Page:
The HeadScratcher Post Archive
April 2010
Retrospective Thinking
         April 2010 The Headscratcher Post Headscratchers LLC Edition 60
Celebrating 5 years of The HeadScratcher Post

Retrospective Thinking

As we look back at the 5 year history of The HeadScratcher Post, we thought a piece on Retrospective Thinking was in order.

When you review a completed initiative, some call it "Post Mortem Analysis", or "Post Project Analysis", or "Hindsight", or just "Knowing then what we know now", etc. These discussions usually take place in meetings that include those who participated in an initiative. The team gets together and discusses what went right and what went wrong during the project.

Here are a few ideas for your next one:
In addition to asking "what did we DO right and wrong", or "what could we have DONE better", etc., consider reviewing the "thinking" that went into the doing.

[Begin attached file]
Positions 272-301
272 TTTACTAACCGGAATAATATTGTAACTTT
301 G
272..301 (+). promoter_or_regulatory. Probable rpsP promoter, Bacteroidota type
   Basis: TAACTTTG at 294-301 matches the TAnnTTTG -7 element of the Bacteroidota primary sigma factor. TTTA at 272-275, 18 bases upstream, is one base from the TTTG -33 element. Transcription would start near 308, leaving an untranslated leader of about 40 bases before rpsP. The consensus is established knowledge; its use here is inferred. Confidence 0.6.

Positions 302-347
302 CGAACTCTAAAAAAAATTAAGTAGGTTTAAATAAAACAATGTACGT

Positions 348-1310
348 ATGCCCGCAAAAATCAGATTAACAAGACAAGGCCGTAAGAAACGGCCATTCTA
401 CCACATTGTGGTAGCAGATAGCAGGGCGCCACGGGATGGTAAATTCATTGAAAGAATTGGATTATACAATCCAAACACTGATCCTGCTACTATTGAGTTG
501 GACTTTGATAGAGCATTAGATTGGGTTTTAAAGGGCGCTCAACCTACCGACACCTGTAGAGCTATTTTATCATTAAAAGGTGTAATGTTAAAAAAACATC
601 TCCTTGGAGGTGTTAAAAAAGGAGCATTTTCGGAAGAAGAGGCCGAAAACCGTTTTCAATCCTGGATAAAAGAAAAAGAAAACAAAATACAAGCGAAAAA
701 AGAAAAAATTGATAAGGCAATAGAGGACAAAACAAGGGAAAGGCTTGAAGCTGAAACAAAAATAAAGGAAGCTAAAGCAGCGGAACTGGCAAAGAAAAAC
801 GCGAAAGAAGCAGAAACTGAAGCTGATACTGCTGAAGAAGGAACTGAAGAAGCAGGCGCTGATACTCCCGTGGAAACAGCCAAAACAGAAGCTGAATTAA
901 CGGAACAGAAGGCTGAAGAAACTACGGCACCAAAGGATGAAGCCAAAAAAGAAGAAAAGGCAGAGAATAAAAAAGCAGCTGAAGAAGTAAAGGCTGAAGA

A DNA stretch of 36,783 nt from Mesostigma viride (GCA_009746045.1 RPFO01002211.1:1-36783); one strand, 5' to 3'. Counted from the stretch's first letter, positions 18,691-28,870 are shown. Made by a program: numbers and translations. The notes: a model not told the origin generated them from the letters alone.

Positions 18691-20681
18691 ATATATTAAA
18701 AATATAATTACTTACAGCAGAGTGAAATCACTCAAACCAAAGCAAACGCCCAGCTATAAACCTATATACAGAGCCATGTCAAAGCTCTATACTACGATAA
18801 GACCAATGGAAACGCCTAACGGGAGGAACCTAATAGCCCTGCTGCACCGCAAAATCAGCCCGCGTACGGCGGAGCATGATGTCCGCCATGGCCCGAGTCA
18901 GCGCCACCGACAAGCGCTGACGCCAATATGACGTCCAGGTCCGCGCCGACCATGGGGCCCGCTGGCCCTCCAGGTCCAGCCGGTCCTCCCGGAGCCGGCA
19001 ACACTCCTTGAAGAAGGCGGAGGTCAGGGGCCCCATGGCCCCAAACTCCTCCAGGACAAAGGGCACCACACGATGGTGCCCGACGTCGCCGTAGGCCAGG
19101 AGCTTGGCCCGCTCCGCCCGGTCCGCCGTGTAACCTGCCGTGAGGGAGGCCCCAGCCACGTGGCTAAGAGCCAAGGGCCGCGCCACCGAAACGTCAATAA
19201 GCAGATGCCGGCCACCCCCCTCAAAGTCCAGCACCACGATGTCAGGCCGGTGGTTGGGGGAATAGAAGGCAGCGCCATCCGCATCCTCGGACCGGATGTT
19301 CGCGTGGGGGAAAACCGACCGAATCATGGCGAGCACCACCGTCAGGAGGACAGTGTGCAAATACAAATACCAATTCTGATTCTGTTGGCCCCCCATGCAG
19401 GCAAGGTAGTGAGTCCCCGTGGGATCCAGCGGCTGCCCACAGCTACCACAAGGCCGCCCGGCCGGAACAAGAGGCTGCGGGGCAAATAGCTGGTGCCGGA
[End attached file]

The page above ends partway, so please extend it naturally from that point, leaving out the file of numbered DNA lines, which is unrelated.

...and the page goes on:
• What assumptions did we make and why?
  • In retrospect, were those assumptions valid or invalid and why?
  • What was the thinking that led us to those assumptions?
  • What did we do, or could have done, to monitor if our assumptions were valid?
  • What symptoms, evidence, and measurements occurred where we understood the risks and potential consequences and either took action, or didn't, and why?
  • What knowledge did we lack during the initiative, and if we had it, the result would have been different? How could we have obtained that knowledge?
  • What did we think was clear and was, and what did we think was clear, but was not?
  • Why didn't we get clear on what wasn't clear?

Use Retrospective Thinking when tackling a new project. Before starting a new project, go back to the last "Post Mortem" and ask how this project is similar to that one, and what "Thinking" may have to change with respect to this new project.

The Takeaway: Thinking precedes Doing. Therefore, when looking back at successes and failures, it's critical to understand the Thinking that went into the Doing. With this understanding you are more likely to repeat a success and avoid a future mistake or failure. Here's to the next 5 years!

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